One of the questions I get asked the most about using mentor sentences is, “Don’t you review all the grammar concepts before starting mentor sentences?”
And my answer is always, “Nope!”
Now, I am not “one of those” telling you to stop teaching grammar. Understanding grammar is beneficial to proper communication. Instead, grammar should be taught in context- not in isolation.
- Expecting students to “find” errors in a sentence that they’ve never seen before isn’t going to help students learn grammar or become better writers.
- Simply telling students what an adverb, adjective, or preposition is and having them “find” those parts of speech in random lists doesn’t help them utilize it in their own writing.
- Diagramming or labeling a sentence just for the sake of labeling doesn’t help students write more effectively.
- Showing students well-written sentences and discussing why these sentences are excellent will help them know what to do in their own writing. Using the same sentence the students have studied and discussed to later practice editing skills (alter a few things about the sentence for students to identify) will help them apply those skills in their own writing.
- Explaining parts of speech when seeing/identifying them in context will help students understand them. Practicing with those parts of speech in writing and speaking will help the skill “stick” and usage is more likely in writing later.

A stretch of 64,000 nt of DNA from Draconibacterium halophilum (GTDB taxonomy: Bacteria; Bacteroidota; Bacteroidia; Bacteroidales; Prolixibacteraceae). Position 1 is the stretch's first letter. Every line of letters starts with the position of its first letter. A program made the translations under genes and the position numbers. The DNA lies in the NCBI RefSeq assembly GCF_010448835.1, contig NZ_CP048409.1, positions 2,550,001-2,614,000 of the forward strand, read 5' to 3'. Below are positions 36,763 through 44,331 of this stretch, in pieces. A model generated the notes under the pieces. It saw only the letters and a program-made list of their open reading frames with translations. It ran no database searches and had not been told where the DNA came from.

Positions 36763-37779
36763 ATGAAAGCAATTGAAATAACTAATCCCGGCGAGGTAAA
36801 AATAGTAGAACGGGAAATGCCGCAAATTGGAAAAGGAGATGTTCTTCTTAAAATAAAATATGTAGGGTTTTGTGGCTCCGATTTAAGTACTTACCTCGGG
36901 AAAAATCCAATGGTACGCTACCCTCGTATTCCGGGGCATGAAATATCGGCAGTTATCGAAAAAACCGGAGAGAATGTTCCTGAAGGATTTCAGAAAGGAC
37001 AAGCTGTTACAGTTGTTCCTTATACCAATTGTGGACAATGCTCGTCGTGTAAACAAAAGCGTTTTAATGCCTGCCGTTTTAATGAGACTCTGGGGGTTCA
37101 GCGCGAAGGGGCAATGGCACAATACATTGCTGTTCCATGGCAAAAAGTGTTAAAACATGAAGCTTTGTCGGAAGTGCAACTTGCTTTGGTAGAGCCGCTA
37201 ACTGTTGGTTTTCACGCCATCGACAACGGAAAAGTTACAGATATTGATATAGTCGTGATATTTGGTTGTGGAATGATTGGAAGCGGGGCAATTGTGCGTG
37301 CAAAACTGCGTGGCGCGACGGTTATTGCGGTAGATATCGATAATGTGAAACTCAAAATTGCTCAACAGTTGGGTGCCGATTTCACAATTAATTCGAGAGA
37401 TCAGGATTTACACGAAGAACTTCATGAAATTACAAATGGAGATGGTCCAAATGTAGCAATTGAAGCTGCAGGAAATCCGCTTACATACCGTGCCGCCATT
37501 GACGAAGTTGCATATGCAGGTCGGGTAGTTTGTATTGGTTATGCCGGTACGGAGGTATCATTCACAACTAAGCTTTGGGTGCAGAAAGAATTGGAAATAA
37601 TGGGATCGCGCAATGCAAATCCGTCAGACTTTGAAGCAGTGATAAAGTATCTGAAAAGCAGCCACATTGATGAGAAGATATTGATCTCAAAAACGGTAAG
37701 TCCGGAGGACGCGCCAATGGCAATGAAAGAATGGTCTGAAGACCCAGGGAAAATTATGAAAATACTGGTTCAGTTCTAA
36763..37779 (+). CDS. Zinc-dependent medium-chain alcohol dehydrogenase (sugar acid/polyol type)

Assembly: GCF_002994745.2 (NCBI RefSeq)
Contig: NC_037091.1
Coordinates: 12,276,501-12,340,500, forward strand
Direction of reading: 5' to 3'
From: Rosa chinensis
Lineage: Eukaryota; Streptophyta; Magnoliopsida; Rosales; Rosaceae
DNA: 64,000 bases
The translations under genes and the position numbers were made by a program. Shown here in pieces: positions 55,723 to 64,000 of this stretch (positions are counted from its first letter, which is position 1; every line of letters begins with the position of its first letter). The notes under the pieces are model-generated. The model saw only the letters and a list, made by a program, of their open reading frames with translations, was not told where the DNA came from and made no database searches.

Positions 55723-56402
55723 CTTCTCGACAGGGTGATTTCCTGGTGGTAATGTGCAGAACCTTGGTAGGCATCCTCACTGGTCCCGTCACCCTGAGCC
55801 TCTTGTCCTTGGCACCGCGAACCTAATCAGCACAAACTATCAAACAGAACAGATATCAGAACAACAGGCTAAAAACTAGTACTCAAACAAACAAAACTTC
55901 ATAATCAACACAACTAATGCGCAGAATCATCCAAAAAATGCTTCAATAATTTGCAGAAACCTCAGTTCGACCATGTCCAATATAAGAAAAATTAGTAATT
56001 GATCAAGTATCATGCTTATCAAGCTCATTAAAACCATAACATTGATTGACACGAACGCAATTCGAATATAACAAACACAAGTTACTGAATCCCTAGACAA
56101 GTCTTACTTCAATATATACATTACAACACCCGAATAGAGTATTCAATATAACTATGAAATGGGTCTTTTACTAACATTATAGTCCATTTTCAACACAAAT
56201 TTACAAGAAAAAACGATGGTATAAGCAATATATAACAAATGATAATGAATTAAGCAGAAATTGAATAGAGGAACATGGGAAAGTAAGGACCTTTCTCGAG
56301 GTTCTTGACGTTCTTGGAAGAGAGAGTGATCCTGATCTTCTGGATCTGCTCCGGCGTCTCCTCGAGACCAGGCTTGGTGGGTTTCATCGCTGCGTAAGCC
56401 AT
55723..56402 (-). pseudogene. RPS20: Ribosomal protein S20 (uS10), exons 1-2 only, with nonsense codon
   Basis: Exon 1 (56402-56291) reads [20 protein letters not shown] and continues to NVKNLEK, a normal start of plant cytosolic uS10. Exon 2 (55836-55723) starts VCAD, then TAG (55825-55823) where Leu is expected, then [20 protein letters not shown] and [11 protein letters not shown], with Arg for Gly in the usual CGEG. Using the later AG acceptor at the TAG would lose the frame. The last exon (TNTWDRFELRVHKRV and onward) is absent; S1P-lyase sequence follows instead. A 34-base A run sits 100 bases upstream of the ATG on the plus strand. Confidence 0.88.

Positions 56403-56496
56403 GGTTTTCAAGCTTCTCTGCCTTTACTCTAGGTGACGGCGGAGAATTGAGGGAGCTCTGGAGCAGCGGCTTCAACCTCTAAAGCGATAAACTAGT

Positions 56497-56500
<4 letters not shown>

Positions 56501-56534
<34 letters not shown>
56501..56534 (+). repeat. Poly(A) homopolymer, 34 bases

- Labeling the sentence to discuss how parts of speech are used in context will help students see how the words work together to form an awesome sentence that they can imitate in their own writing.
**note the difference from the isolated labeling: students are discussing why and how they know the parts of speech they are labeling vs. just diagramming and moving on.**
I know what you’re thinking… “At the beginning of the year, how can we expect students to find everything we want them to find about the weekly mentor sentence?”
Students will begin to “soak up” the language and the skills as you consistently use mentor sentences. I promise! It will take some time and a few weeks of modeling the expectations.
And as for “finding everything” – not in the beginning! When you start, take baby steps and work up to “everything.” Will they all understand all the skills at the same time? Of course not- just like everything else you teach, students are going to be all over the map when it comes to understanding… but the GREAT thing about using mentor sentences is the spiral of the basic skills every week!
Their mentor sentence notebook also becomes a resource and reference tool for their writing!
Do you own any of my mentor sentence products? You can check them out in my store!
They are perfect for all levels of learners- from ELL and students with disabilities all the way to gifted students! Mariane R. says about using the mentor sentences products in my store: This has to be my absolute favorite. The lessons are easy to follow and use and my students have been getting a lot out of each week’s lessons. I teach in a special education classroom for students with hearing loss. A lot of resources and products they cannot understand or access but they have really gotten in to these lessons and I have seen improvement in both their comprehension and their writing.
Have you used mentor sentences in your classroom to replace your isolated grammar instruction? Tell us about how it went in the comments! I love to hear from you!
If you want even more IN-DEPTH step-by-step help with implementing mentor sentences, check out my courses!